Georgia is known for its amazing wines, some of them still being made in the same way as they were made centuries ago, which makes them unique in the world. The Kvevri wine is one of those wines, which are part of the wine culture and tradition in Georgia, a wine that needs to be tasted once you reach this country. But, to understand this wine better, you need to know its story first. From the beginning of time, the people that lived in the South Caucasus gathered wild grapes for their juice. For its safe keeping, they used Kvevri, a type of clay vessels, which they would fill with grape juice and bury them underground. But, when left there for too long, the grape juice fermented and turned into wine. This is how people learned to make wine in this area, even since ancient times.
The practice with the use of the Kvevri vessels was kept since then, the method being perfected in thousands of years until these very days. There are still many families in Georgia that make wine by following this very old tradition, having special areas beneath the floor of their homes, in their cellars, a place called Marani, where the grape juice is left to ferment. Archeologists that searched for ancient vestiges on Georgian land discovered many very old Kvevri vessels, some of them of impressive dimensions. The artifacts were in great shape, being considered by specialists some of the best earth ware they ever discovered throughout Georgia. So, it appears that Georgians were very skilled when it came to make vessels out of clay that were durable and sturdy enough, the fact that they resisted for so many millennia in the ground being sufficient evidence.
Because of the impressive age of this wine making tradition and its importance to the Georgian wine making background, on the 4th of December 2013, UNESCO assigned the status of intangible cultural heritage to this amazing method of making wine in Kvevri vessels. In the families that still practice this method, children learn from rather early ages how to take this method further. They learn how to tend for the vines, how to best press the grapes, how to collect clay and make the Kvevri, and how to ferment the wine. It takes somewhere between 5 to 6 months for the grape juice, stalks, pips, and skins to produce the famous Kvevri wine. After being buried in the ground, the Kvevri vessel is sealed, so that it won’t escape during the fermentation process.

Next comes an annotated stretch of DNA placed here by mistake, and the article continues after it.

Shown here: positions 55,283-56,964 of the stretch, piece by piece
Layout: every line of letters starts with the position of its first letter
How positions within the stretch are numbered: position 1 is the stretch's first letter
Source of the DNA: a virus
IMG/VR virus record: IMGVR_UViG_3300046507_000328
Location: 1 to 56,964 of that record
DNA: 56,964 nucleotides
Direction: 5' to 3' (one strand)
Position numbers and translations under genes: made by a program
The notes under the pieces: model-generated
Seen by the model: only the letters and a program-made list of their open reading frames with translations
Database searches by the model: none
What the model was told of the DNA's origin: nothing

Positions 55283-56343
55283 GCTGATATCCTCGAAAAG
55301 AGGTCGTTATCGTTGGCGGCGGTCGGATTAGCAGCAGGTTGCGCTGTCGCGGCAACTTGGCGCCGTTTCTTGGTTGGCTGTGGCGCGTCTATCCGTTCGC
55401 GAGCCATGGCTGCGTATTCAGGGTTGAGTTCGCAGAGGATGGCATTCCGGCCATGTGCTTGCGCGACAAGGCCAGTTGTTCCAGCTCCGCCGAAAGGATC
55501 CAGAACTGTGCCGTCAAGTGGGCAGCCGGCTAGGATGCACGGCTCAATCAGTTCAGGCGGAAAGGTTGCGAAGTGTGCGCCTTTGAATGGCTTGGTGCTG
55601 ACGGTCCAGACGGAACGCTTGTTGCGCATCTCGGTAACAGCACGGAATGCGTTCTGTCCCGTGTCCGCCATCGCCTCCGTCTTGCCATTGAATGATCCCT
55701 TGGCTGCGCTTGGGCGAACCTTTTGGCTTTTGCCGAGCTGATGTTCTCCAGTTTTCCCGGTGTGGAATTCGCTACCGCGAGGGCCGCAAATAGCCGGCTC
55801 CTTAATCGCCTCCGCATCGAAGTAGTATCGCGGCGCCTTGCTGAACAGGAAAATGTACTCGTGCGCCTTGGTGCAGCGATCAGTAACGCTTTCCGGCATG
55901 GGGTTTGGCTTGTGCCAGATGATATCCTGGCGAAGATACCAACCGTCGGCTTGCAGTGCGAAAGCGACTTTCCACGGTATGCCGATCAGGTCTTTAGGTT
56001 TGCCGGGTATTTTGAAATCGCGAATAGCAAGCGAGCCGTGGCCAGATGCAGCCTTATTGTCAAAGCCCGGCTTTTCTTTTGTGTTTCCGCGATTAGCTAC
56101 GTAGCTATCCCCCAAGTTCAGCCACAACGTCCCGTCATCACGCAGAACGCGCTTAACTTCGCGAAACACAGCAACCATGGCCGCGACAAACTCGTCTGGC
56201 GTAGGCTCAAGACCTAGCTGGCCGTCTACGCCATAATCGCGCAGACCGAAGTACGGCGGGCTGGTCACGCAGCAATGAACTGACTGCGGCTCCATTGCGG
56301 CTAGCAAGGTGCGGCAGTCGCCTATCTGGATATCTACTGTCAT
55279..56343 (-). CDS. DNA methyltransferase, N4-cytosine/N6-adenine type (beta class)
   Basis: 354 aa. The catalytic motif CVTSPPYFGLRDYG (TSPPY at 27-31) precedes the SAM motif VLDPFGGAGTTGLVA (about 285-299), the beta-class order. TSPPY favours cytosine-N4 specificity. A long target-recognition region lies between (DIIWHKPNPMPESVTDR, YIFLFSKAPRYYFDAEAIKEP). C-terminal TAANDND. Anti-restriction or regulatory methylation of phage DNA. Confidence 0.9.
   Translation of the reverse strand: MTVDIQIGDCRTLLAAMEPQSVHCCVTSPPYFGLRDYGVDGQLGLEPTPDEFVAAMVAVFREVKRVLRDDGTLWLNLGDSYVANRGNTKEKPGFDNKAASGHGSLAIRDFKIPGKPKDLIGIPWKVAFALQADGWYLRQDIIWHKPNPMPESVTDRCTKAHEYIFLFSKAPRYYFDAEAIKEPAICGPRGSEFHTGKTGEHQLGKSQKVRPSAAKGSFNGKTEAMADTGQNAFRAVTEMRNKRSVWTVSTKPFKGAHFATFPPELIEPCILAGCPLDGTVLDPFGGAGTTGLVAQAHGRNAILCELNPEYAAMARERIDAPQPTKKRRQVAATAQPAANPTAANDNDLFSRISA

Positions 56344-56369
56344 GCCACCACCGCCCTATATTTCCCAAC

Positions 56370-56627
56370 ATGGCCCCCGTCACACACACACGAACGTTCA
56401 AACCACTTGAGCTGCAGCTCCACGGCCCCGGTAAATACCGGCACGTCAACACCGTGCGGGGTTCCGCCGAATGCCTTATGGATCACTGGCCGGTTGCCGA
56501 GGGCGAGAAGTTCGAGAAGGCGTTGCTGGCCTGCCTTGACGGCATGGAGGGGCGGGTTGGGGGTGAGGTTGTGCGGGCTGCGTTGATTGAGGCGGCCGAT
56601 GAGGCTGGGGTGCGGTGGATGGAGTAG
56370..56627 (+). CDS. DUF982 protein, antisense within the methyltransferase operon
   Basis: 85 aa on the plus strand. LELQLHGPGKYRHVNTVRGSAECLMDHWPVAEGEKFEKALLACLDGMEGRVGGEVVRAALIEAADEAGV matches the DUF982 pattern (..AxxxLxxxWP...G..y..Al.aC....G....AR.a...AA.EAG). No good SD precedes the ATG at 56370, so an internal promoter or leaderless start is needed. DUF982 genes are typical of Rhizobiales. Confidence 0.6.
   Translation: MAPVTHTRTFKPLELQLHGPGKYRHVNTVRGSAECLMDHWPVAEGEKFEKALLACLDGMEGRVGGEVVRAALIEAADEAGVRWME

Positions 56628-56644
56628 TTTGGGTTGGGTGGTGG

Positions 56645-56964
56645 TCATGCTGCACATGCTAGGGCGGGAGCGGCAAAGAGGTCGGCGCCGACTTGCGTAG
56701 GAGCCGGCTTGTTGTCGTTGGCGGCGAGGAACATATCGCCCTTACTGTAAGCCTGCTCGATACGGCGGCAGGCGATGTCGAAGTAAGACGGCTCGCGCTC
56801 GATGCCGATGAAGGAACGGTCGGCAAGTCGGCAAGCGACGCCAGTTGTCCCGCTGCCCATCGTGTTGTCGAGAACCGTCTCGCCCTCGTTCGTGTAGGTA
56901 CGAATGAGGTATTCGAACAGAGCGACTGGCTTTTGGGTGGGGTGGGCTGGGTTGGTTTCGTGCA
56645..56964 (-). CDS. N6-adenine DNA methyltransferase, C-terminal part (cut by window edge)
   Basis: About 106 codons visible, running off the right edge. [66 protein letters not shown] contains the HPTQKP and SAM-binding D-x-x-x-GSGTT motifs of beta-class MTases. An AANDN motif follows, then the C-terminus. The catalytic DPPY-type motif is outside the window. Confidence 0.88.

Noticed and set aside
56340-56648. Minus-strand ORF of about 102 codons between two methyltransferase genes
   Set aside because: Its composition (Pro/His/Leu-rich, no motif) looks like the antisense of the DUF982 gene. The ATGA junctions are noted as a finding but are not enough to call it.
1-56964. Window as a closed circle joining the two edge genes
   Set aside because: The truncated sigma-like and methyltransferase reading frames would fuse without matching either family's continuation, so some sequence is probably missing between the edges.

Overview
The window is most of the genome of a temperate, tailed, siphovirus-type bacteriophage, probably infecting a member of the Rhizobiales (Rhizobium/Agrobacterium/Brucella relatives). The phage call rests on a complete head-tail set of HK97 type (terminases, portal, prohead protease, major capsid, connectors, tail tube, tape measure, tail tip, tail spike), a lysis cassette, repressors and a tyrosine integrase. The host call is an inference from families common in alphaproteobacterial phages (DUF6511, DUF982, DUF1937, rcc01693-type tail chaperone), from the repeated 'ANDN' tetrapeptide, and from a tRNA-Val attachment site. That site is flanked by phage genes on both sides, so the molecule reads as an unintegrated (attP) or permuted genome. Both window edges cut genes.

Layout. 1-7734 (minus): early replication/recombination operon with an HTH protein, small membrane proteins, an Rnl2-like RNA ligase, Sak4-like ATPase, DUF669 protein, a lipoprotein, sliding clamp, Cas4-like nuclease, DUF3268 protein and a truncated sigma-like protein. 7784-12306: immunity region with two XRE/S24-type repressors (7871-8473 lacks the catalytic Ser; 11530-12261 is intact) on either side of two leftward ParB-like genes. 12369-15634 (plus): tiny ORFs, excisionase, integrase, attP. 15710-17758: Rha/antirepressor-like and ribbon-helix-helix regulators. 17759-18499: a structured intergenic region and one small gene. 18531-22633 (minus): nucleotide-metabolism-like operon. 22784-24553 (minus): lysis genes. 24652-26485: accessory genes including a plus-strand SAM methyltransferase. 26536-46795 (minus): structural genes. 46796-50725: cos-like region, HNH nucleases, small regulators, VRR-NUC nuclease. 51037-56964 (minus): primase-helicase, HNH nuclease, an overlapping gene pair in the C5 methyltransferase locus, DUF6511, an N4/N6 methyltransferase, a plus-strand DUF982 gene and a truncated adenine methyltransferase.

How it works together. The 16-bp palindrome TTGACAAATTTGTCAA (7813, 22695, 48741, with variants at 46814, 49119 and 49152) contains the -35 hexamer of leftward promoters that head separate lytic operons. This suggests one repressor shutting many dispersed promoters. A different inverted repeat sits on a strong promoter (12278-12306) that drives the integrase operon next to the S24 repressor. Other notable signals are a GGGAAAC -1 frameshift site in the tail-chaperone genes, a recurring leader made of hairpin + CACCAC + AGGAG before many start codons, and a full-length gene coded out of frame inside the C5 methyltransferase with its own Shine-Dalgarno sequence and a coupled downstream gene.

If you want to try incredible tasty Kvevri wine assortments, here are a few suggestions you could try:
Pheasant’s Tears,Tsolikauri, Imereti, Georgia 2013
This wine is a very light one, a wine that will easily become enjoyable due to its flavor of fresh green apples and a drop of exotic fruits. It stays up to 9 months in the Kvevri before reaching its final shape.
Pheasant’s Tears, Saperavi, Kakheti, Georgia 2013
This is a wine with a fuller taste, as you will be able to feel the tannins of the fruits and its acidity on your tongue as you savor it. It is the type of wine that spends the longest time in the Kvevri vessels, which is up to 10 months until it is ready.
Ramaz Nikoladze Tsolikouri 2013
This is an incredible wine that comes from grape vines that are over 100 years old. It has pleasant floral flavors with touches of dry fruits, being ready after 6 months in the Kvevri.